Bulletin of Dental Education

Dental Students Find Varied Ways to Explore Their Interests Outside the Classroom

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By Lauren Gaffney

Shortly after he graduated from high school, Michael Layton embarked on a two-year journey to Romania and Moldova as a Latter Day Saints Missionary, an experience that turned out to play a huge role in molding his future. While in Romania, Mr. Layton learned the language, which helped him interact effectively with and understand the challenges faced by Romanians. It was this that helped him develop, he says, a “desire to care for the poor and underserved.” 

It is now September 2005, and Mr. Layton is a member of the University of Washington School of Dentistry Class of ’07, where he is actively working to help improve the oral health of Romanians. At UW, he approached Dr. Christine Riedy, a research assistant professor, about her work with Ethnodent, a web-based tool to assist faculty, students, and residents in developing culturally sensitive approaches to providing oral health care to different ethnic groups, and asked if she would consider studying Romanians. Dr. Riedy and Mr. Layton worked together to study the differences in oral health beliefs of immigrated and non-immigrated Romanians. Testing conducted in Seattle, Washington, Vancouver, British Columbia, and Arad, Romania showed areas where non-immigrated Romanians differed from their North America-residing counterparts. Armed with this information, Mr. Layton is more determined than ever to help Romanians, saying, “I’m certain that we can implement certain public health measures in this country to help their situation.” His passion for community work does not end with helping Romanians. As a dental student, Mr. Layton has participated in community programs to help the underserved, provide mouth guards for middle and high school athletes, and deliver anti-tobacco lectures at a local elementary school. “I love how many opportunities we are given to excel while in school,” Mr. Layton said about his community work.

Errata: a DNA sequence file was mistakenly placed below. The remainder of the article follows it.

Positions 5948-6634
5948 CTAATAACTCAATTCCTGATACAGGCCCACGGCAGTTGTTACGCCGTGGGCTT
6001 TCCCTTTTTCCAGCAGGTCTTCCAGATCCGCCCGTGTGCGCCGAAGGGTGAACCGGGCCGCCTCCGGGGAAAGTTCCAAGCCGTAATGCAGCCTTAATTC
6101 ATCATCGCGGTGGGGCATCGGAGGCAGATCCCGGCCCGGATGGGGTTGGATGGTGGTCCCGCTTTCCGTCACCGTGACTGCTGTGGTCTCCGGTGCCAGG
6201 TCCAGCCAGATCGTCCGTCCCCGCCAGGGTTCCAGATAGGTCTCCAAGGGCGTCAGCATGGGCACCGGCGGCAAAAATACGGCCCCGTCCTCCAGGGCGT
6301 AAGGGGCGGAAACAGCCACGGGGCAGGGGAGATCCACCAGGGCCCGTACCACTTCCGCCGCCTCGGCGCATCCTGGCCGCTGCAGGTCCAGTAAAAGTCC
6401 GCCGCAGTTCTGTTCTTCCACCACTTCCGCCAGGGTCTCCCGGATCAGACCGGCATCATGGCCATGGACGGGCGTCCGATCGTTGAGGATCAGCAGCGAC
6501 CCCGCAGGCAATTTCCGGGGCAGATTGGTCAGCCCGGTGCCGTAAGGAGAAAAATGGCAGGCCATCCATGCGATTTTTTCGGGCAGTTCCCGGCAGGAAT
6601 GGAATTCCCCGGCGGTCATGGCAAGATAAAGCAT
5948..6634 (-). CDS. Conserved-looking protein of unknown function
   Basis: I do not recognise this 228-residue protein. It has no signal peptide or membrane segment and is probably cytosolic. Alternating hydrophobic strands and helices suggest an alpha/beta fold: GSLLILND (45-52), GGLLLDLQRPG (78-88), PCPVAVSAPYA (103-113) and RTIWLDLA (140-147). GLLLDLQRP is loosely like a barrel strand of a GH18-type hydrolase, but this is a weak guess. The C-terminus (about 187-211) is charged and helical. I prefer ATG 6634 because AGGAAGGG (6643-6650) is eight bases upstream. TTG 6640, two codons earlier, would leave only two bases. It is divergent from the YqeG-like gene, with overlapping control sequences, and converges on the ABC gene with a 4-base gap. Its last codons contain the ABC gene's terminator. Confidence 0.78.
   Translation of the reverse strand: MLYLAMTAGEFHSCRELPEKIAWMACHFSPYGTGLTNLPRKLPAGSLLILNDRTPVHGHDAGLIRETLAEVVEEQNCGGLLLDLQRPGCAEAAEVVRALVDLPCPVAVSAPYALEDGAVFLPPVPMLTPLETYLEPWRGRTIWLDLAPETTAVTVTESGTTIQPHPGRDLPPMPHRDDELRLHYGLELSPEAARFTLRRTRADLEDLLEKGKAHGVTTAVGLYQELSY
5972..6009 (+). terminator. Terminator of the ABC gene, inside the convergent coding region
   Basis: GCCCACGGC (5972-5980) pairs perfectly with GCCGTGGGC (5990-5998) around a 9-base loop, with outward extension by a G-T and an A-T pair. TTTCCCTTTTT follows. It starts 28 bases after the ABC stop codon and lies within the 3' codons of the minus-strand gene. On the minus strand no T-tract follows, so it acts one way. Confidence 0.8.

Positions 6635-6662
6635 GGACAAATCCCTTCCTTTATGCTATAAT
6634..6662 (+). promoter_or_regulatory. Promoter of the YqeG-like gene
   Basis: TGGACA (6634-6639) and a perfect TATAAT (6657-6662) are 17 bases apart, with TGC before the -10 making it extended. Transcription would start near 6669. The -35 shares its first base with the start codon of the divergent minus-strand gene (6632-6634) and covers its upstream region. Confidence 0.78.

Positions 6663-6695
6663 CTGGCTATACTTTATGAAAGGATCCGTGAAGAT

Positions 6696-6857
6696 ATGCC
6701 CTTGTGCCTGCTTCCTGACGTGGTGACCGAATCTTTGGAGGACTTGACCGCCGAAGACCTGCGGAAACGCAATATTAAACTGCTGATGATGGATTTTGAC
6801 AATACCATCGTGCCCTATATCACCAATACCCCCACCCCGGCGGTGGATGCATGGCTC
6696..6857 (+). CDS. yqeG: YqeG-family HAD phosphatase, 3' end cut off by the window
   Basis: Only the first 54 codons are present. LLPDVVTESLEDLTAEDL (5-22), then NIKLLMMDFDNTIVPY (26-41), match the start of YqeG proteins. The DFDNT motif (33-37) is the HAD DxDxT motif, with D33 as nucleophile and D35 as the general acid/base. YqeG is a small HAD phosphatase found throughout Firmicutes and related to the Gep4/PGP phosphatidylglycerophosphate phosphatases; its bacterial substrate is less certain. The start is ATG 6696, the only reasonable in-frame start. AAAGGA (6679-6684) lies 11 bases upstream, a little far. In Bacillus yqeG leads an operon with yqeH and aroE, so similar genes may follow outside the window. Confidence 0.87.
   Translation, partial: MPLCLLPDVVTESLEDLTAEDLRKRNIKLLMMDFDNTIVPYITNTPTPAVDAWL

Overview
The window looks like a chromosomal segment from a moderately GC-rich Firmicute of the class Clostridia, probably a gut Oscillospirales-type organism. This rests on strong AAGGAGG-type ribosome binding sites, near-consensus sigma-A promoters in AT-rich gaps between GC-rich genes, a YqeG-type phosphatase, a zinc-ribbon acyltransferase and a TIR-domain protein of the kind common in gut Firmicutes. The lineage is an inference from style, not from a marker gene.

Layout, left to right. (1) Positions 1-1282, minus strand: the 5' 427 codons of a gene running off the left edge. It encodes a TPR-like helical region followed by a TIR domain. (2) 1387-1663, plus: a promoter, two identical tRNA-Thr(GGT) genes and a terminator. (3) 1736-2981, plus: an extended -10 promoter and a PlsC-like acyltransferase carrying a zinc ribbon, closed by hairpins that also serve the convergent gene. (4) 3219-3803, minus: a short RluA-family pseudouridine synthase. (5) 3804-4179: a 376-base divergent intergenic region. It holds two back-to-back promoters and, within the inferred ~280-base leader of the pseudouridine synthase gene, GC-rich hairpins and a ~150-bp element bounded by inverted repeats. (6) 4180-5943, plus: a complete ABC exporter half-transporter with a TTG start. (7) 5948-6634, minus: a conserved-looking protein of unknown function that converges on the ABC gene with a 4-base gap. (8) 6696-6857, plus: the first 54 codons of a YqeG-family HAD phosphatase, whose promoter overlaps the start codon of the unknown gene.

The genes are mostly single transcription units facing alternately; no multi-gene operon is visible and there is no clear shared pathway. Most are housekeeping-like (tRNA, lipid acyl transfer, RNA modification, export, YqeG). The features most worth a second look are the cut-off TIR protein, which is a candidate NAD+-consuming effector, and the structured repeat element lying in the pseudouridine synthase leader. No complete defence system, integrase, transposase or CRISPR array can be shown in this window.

Who knew that life as a dental student could provide myriad occasions to indulge interests like travel, community service, language training, and singing? Mr. Layton is one of many whose personal passion has become the basis for some of his greatest efforts while in dental school. Though dental students are undoubtedly busy, many of them cherish the creative and educational ways they have been able to expand and enhance their professional and personal lives while in school. From innovative programs that provide dental care to underserved populations to co-curricular activities that help provide some fun, dental students across the country are using their talents to the best of their abilities.


Out in the Trenches:
Bringing Oral Health Care to the People

While many students would be loath to give up sleeping in on a Saturday or Sunday morning, dental students at the Medical College of Georgia (MCG) hit the Barnyard Flea Market in Augusta, Georgia, every weekend. While most market booths sell vintage clothing, jewelry, music, and antiques, their booth offers dental exams—at no cost. In addition, the student volunteers assist patients in finding a local dentist, provide oral health care information, and refer those with treatment needs to the School of Dentistry or a private practitioner.